Process control is one of the most important aspects of brewing. Sure, I’ve had some great beers that were brewed by people just flopping stuff into a pot. However, without process control, the results are not consistently repeatable. When we talk about process control in brewing, we are usually talking about temperature. Temperature is really everything in beer making and, all else the same, can produce very distinct beers. Temperature can affect just about every characteristic of a batch of beer such as fermentability, mouth feel, flavors, aromas, etc. In this blog post, I’m going to focus on temperature during fermentation and building a controller to do just that. I am going to focus on the hardware here and will do a follow-up post with details about the software. The software that I wrote for this is available on my GitHub space.
How it Works
The fermentation controller works by regulating the temperature during, well, fermentation. There are two outputs on the device, one for a heat source, and one for a cold source. For the cold source, I have a large chest freezer that is large enough to hold four 6 gallon carboys, or a single 60L Spiegel fermenter. When I need to drop the temperature, I trigger the freezer to turn on. Heat is provided using a 100w ceramic reptile bulb. These produce heat, but no light. This is perfect for our use as that’s what we want, heat, no light. By placing everything in a chest freezer, we have a built in cold source, it blocks out light, and it’s insulated so it holds temperature (hot or cold) really well. I’ve been using a Tilt Hydrometer for quite some time along with either their mobile app, or just a Raspberry Pi in a case that I could connect to for viewing the data. With this though, I wanted to have a touchscreen to interact with it and view data or, check on the fermentation away from home.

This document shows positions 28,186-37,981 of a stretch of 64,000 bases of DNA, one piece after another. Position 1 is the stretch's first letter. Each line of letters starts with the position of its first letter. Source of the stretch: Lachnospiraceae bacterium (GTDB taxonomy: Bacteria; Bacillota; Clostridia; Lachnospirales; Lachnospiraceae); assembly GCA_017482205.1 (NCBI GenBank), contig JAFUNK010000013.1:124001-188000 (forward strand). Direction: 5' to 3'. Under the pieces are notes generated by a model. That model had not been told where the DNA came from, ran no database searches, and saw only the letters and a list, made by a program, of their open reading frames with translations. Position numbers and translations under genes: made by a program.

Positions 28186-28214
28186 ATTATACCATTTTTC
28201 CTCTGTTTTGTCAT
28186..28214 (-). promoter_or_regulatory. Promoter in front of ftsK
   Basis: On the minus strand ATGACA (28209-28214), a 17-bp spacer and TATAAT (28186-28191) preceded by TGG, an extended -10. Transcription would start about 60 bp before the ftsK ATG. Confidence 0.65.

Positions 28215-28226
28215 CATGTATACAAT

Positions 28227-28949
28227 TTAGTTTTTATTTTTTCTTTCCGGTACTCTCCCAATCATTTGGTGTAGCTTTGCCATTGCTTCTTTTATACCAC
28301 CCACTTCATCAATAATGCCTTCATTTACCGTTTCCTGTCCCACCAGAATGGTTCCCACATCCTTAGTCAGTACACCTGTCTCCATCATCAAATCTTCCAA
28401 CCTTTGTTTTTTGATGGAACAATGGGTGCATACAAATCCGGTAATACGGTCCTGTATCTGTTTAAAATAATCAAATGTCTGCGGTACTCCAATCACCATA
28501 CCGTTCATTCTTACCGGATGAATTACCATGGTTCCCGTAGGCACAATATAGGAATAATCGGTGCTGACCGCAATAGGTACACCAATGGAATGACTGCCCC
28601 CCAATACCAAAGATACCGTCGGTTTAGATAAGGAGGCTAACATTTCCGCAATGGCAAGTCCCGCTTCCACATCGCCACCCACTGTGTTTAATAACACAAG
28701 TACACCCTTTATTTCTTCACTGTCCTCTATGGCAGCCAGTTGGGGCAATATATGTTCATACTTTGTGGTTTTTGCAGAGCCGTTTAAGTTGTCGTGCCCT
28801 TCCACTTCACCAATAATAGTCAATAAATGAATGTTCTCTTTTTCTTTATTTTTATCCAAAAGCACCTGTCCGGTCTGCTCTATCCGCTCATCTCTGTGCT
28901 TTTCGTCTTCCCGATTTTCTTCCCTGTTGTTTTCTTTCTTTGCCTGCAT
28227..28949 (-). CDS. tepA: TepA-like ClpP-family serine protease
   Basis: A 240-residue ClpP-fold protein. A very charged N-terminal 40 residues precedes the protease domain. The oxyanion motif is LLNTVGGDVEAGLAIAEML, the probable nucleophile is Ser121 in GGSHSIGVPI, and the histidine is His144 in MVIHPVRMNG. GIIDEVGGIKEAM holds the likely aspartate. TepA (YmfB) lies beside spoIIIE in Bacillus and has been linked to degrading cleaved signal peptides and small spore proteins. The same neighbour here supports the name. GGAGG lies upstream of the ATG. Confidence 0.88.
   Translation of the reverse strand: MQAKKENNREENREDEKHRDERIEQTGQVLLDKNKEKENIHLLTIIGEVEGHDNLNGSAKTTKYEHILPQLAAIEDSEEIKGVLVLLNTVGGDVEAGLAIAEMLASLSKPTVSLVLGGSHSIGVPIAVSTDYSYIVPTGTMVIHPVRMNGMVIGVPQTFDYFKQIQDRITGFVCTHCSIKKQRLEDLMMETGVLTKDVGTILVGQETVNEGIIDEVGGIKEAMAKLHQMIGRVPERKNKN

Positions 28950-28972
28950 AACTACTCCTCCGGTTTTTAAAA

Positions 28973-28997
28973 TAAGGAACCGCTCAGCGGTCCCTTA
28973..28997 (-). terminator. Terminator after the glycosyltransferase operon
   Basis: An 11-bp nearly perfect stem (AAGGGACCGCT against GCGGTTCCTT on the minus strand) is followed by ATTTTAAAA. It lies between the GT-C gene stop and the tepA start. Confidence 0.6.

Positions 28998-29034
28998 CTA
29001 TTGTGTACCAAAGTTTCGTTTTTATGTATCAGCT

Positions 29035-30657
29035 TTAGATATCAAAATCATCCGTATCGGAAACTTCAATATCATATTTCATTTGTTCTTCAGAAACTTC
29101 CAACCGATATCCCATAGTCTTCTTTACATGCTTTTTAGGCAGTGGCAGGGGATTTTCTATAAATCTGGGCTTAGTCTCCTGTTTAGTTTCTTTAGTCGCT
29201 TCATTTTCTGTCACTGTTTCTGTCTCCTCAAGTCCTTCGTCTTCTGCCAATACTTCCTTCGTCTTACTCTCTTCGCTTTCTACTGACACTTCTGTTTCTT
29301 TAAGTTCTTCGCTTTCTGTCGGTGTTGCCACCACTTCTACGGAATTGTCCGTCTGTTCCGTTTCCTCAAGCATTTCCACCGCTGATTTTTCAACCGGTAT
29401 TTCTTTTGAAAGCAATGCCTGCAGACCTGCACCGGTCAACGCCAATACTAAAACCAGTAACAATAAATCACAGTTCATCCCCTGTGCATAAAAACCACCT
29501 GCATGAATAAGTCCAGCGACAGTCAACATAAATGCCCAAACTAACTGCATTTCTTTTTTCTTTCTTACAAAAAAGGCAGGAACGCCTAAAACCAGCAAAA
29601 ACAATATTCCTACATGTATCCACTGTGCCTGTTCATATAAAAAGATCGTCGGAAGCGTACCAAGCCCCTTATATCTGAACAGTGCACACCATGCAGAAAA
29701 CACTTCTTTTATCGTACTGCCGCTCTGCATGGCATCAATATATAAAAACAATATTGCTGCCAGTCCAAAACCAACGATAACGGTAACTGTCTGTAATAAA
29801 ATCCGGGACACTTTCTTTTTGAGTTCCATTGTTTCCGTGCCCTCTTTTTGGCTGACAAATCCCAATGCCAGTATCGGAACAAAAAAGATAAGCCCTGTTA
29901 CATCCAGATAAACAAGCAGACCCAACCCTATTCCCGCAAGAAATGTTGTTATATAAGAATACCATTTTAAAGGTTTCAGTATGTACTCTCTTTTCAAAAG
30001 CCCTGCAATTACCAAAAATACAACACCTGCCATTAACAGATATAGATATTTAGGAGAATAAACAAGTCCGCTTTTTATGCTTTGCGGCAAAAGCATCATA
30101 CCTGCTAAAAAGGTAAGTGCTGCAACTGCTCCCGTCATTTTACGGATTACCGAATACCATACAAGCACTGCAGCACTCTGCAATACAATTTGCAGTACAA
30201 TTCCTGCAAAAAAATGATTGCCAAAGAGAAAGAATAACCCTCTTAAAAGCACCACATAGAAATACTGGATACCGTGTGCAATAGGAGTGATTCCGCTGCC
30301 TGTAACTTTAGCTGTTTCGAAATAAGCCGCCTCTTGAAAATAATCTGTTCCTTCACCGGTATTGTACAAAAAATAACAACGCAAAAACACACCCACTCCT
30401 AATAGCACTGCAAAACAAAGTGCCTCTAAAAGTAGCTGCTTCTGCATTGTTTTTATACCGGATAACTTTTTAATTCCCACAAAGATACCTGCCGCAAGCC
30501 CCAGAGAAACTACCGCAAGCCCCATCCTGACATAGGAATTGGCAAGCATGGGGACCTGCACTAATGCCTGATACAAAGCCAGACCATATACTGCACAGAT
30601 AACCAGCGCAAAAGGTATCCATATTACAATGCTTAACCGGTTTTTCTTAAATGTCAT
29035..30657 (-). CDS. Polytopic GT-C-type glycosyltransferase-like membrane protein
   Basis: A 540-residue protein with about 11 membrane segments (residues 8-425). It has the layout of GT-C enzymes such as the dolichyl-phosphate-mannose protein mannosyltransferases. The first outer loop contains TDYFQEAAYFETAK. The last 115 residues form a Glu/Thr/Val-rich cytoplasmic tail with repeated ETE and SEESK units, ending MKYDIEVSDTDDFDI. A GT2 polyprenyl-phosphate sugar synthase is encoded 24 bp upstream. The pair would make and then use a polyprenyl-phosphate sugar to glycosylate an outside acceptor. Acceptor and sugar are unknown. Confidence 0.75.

First thing we want to do is gather all of the components that we’ll need for our build. I’ve listed everything out here along with where I bought them and price at time of purchase. There’s a link to the spreadsheet below.
Assembly starts with putting together the Raspberry Pi and DAQC Plate. Sensors and other items can be connected to the Raspberry Pi via the SPI header. The SPI header utilizes a 3.3v signal to determine state and communicate with connected devices. The Pi unfortunately does not have a built in ADC or Analog/Digital Converter. For this, we utilize the DAQC Plate by Pi-Plates to handle all of our sensors and take care of any analog to digital conversions we may need. Pi-Plates are stackable and have a ready built python library that we can use which makes it very attractive in our case. Now, we could also do this build using an arduino or other misc IoT type of board, however, Tilt comes with a ready-built Raspbian based image that is perfect for what we want to do and doesn’t require us to write our own Bluetooth functions.
Above we have the touchscreen, the Pi, the DAQC Plate, and the Case Plate. The mounting holes on the DAQC plate do not line up with the ones on the Pi, so the Case Plate makes mounting a lot easier and helps protect the contacts and provide support for the hardware.
Now you might be wondering about how I got the screen to look the way it does. That’ll be covered in my next blog post, but I have uploaded the source code to GitHub if you want to rummage through it. There’s a couple things we need to do to get it to work from the Pi side, but I’ll cover all of that in the next post. Here’s what our data looks like: